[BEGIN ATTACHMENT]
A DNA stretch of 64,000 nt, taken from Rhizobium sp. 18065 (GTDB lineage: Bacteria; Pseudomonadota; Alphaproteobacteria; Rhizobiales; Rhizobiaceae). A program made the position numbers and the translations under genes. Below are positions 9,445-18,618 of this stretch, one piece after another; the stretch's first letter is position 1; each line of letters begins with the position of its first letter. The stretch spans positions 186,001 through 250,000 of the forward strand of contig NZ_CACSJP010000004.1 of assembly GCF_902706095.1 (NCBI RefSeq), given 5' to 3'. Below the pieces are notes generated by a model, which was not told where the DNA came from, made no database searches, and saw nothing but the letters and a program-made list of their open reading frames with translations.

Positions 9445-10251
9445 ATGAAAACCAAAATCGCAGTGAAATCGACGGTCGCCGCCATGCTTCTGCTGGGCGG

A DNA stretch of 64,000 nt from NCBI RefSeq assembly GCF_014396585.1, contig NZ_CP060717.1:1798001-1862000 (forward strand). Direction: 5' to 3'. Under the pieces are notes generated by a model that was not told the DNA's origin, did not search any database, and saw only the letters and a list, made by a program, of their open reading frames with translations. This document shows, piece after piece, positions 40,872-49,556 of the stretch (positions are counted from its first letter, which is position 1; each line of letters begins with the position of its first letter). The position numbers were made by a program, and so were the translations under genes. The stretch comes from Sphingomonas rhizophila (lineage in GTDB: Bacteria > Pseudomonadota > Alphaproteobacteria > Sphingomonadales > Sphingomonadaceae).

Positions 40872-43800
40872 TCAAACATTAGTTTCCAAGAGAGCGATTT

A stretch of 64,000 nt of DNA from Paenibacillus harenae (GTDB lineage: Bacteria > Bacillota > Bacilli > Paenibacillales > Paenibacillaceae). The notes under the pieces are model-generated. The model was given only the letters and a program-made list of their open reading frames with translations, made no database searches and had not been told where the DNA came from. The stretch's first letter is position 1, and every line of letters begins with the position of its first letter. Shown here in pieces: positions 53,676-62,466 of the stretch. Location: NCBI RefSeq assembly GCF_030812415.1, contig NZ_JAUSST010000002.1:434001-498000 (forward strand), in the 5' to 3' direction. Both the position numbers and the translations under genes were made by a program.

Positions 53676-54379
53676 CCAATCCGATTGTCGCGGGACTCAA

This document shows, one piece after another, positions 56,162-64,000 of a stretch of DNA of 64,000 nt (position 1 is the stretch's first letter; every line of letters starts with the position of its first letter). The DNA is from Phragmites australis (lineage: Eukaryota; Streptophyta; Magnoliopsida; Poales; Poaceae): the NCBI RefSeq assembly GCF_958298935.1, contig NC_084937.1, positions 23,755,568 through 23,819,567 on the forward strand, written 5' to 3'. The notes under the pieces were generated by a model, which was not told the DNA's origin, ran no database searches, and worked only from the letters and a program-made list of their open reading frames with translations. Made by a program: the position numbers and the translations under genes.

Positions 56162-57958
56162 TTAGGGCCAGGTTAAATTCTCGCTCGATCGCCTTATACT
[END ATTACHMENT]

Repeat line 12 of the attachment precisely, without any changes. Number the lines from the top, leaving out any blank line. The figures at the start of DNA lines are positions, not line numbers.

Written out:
56162 TTAGGGCCAGGTTAAATTCTCGCTCGATCGCCTTATACT